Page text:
But four years ago, a story emerged that threatened this heroic image. In 2010, the United Nations published a 566-page report called a Mapping Exercise. The report, based on testimonies collected by a team of UN human rights workers, provides evidence of crimes against humanity committed in Congo between 1993 and 2003. The report’s most significant allegation was that Kagame’s troops carried out a campaign of vengeance against Hutu refugees in eastern Congo in 1996 and 1997. This war occurred almost completely out of sight of the rest of the world. Access to the region was difficult, foreign journalists and aid workers were barred from many areas, and international news media reported mainly on the civil war to overthrow Congo’s corrupt dictator, Mobutu Sese Seko. It wasn’t until a decade later, after the discovery of three mass graves in eastern Congo, that the UN embarked on a thorough investigation.
In 1994, when Kagame and his Tutsi-led army took control of Rwanda and routed the Hutu militias, two million Hutu refugees fled across the border into eastern Congo and settled in a series of UN-run refugee camps. Two-and-a-half years later Kagame sent his soldiers into Congo to break up the camps and root out the Hutu militias who were still causing trouble along Rwanda’s border. At the same time, Kagame was supporting a rebellion led by Congolese insurgent Laurent Kabila to overthrow Mobutu.
One day Erick arrived home from school to find his own house a charred pile of rubble and his family missing. People were running in the streets gripping machetes. Terrified, Erick ran to another neighbourhood, this one still untouched by the violence. He spent the night hiding behind a stranger’s house.
Witnesses later described to UN investigators how Rwandan soldiers and the Congolese rebels with whom they were allied raped, shot, burnt, or bludgeoned tens of thousands of Hutu men, women, and children in Congo. Kagame’s army reportedly blocked aid to camps of Hutu refugees and lured Hutu civilians to mass graves with the promise of repatriation. The systematic nature of the killings “cannot be attributed to the hazards of war or seen as equating to collateral damage,” the report states. “The majority of the victims were children, women, elderly people and the sick, who were often undernourished and posed no threat to the attacking forces.” Besides the tens of thousands of Hutu refugees who died violently, hundreds of thousands more perished from starvation, disease, and exhaustion. According to the report, these allegations, “if proven before a competent court, could be characterized as crimes of genocide.”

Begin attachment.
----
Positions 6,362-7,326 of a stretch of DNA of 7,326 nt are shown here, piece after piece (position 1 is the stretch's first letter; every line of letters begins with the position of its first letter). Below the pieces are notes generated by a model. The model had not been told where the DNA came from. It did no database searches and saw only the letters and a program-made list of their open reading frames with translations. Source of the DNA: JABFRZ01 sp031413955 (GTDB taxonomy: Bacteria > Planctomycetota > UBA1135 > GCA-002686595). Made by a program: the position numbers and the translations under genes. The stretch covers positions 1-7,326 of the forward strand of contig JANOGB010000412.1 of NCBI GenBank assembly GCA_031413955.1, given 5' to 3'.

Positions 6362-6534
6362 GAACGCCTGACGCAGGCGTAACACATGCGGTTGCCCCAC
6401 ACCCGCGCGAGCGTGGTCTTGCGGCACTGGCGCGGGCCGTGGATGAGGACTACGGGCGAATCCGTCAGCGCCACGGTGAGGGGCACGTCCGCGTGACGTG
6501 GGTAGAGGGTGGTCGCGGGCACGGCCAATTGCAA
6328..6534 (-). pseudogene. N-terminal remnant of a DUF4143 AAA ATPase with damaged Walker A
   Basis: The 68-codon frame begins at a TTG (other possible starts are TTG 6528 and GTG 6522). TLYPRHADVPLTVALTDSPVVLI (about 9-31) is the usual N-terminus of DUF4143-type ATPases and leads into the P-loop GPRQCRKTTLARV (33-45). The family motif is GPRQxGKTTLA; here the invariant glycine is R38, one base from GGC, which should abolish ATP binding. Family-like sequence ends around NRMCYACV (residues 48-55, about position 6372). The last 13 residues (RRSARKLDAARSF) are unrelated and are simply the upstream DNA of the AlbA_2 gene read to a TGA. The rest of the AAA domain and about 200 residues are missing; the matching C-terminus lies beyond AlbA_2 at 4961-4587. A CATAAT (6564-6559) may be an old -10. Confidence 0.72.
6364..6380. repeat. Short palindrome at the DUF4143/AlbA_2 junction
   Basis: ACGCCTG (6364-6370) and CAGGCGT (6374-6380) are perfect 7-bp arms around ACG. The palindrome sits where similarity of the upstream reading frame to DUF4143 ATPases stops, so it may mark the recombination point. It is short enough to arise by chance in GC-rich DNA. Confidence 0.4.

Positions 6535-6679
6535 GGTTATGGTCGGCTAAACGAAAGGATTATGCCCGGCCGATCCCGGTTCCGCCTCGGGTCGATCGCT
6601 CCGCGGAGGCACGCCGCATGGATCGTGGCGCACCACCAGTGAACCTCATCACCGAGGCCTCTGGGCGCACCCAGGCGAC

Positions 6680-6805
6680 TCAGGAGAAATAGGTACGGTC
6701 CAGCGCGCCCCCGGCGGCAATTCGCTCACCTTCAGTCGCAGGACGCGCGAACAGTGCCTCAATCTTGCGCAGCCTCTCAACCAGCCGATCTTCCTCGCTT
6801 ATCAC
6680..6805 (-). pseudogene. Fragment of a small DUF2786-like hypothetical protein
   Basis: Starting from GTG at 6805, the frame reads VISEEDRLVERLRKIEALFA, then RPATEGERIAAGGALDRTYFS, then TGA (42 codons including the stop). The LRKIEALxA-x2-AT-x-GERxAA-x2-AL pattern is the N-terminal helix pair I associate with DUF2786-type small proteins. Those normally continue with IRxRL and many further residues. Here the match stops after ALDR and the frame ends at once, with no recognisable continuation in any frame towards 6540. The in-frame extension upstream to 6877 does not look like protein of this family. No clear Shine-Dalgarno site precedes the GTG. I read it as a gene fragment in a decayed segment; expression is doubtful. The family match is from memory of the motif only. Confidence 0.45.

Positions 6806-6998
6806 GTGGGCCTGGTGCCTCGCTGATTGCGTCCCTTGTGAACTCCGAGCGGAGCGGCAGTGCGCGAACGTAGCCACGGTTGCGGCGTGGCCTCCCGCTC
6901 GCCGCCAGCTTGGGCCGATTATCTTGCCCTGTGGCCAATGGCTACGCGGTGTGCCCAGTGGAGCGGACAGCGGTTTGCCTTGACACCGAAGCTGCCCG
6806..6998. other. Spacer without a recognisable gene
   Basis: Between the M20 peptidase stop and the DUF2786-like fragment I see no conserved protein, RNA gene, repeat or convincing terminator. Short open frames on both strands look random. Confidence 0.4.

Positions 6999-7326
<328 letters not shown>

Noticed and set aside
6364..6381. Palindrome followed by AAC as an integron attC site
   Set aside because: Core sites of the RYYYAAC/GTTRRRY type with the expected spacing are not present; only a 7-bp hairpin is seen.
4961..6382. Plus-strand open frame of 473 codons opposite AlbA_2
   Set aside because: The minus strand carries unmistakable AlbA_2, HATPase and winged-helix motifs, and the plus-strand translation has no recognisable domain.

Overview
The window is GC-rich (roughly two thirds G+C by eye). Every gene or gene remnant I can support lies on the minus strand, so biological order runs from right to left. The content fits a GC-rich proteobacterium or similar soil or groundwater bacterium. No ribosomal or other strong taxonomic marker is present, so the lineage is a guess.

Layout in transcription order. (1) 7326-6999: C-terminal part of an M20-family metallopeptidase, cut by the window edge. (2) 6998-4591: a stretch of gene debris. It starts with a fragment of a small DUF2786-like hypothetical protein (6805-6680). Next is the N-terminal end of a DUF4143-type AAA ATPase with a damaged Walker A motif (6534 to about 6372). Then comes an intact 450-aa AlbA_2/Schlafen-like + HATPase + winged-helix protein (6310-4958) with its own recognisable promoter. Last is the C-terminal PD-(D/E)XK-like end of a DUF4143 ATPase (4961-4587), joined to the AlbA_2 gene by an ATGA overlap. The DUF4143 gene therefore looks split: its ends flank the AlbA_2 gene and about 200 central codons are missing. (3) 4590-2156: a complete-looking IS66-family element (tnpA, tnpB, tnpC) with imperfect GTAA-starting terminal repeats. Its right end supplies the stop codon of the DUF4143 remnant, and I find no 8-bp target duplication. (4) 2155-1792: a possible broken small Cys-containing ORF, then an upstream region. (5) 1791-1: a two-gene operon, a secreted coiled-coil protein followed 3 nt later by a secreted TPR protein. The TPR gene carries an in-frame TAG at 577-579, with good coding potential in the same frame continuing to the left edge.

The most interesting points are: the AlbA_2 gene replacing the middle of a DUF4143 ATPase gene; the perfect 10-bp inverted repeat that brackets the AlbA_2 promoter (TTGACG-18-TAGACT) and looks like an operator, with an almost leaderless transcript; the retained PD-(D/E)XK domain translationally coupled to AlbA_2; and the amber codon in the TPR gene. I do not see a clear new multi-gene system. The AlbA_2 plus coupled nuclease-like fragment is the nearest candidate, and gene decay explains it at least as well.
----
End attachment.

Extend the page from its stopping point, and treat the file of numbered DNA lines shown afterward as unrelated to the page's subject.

Kagame was furious when an early draft of the report was leaked to the press in August 2010. He called it “baseless” and “absurd,” and threatened to pull his troops from a UN peacekeeping mission to Darfur if the report was published. The UN released it anyway.
When Rwanda invaded Congo in November 1996, Erick was living with his sister Claudine and her husband in the town of Bukavu. Erick remembers hearing the thump of shells and seeing Congolese soldiers run past the house, throwing down their weapons and tearing off their uniforms so they could blend in with civilians. “Run,” the deserters warned. Claudine’s husband was away on a business trip. Erick, Chantal, Claudine, and Claudine’s three young children made hasty bundles of food, clothing, and cookware and joined the panicked crowds clogging the streets. They walked into the night, passing the smoking husks of exploded vehicles, until they reached the Gashusha refugee camp guarded by Congolese troops. The camp turned out to be a death trap. On their second day there, shells began falling among the gathered refugees. Erick saw whole families die. He remembers running, stepping over arms and heads separated from their bodies. His mind went numb.
Together Erick and his siblings fled into the vast mountainous forests of eastern Congo. This forest became their home for the next two months as they walked from one makeshift refugee encampment to the next. Often they received news that a camp they had stayed in had been razed by rebels only days or hours after they left it.
Each day they woke before dawn and shouldered their burdens. Fourteen-year-old Erick carried the family’s food—potatoes, cassava or whatever they could scavenge. For several weeks they had nothing to eat but cassava leaves boiled and ground to a bland paste that turned teeth and fingertips green. Thirteen-year-old Chantal carried the cooking pots, and Claudine carried her one-month-old son Chaka on her back. Claudine’s daughters, Sibella and Raissa, ages six and seven, each held someone’s hand and put one foot in front of the other for 10 hours a day.
“We dragged them,” Erick says. “If we had gone at their speed we would have been killed.” Sibella was the family’s alarm clock. Every morning she woke with a sob at 5 a.m.